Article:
Another research method used to study interoception is specialized floatation environments. Floating removes external stimuli so that individuals can more easily focus on the interoceptive sensations within their bodies. One idea with floating is that over many float sessions, patients with different kinds of disorders may learn to become more attuned or tolerant of their interoceptive sensations not only in the float tank but also in their everyday lives.
Whole body hyperthermia may provide a new treatment technique for major depressive disorder. It is thought that reducing one of the bodily symptoms of depression, which is increased inflammation, using whole body hyperthermia will also reduce depressive feelings represented in the brain; in theory, these techniques will help patients better attune themselves to their interoceptive sensations, allowing them a better understanding of what occurs in their bodies.
Acupuncture is an alternative treatment type for many people suffering from anxiety and depression. Typically, it is self-prescribed by patients; however, results are inconclusive on its ability to manage symptoms of depression. Recently, massage therapy has been shown to have the ability to reduce symptoms of generalized anxiety disorder.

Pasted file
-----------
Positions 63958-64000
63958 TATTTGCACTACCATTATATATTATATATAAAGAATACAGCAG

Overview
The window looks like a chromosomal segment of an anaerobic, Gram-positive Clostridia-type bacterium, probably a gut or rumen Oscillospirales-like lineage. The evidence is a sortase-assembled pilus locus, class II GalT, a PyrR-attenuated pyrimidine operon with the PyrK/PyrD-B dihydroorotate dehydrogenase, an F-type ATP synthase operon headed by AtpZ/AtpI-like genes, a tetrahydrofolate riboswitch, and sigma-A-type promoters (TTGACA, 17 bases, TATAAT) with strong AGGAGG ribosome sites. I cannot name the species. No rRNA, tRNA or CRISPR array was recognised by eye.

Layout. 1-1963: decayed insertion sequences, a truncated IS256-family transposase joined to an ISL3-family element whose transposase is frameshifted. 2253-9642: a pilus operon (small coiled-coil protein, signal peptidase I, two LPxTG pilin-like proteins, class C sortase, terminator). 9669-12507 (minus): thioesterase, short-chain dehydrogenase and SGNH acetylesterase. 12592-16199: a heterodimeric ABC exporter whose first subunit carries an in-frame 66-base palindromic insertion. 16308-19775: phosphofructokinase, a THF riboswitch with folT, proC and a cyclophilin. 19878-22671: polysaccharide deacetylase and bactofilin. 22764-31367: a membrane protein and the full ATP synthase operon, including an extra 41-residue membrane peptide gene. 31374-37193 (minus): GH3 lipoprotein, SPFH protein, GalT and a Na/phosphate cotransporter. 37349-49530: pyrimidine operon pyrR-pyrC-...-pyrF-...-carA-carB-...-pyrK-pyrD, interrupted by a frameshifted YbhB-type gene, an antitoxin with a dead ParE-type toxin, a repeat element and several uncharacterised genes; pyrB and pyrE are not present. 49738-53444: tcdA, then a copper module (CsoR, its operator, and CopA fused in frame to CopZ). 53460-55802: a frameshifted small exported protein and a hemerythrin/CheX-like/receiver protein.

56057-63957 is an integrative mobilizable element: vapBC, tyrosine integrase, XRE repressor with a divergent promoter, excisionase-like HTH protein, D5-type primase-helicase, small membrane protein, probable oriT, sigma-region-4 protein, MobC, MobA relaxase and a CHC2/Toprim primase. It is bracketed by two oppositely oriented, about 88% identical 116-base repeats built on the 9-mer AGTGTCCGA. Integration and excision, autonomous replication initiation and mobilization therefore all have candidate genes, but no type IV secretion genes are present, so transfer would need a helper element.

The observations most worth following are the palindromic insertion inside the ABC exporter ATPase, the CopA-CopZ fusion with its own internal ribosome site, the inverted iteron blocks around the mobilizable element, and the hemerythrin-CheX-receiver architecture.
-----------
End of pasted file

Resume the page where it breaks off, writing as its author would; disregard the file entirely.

Meditation and mindfulness have been looked into as possible techniques to enhance interoceptive awareness based on their tendency to redirect focus within oneself. However, studies show that even though meditation and mindfulness practices promote attention to interoceptive sensations, they do not clearly increase interoceptive awareness in specific domains such as breath or body [null monitoring.]
Although a universal definition of interoception has not been reached, research on interoception and psychiatric disorders has shown a link between interoceptive processing and mental disorders, it has been proposed that exposure therapy, commonly used among anxiety disorders, may provide a basis for a model of interoceptive exposure therapy that could be incorporated into treatment plans of different psychiatric disorders. One proposal states that multiple interoceptive challenges assessing different physiological systems could provide diagnosticians with the ability to create an “interoceptive profile” for a specific individual, creating a patient-specific treatment plan.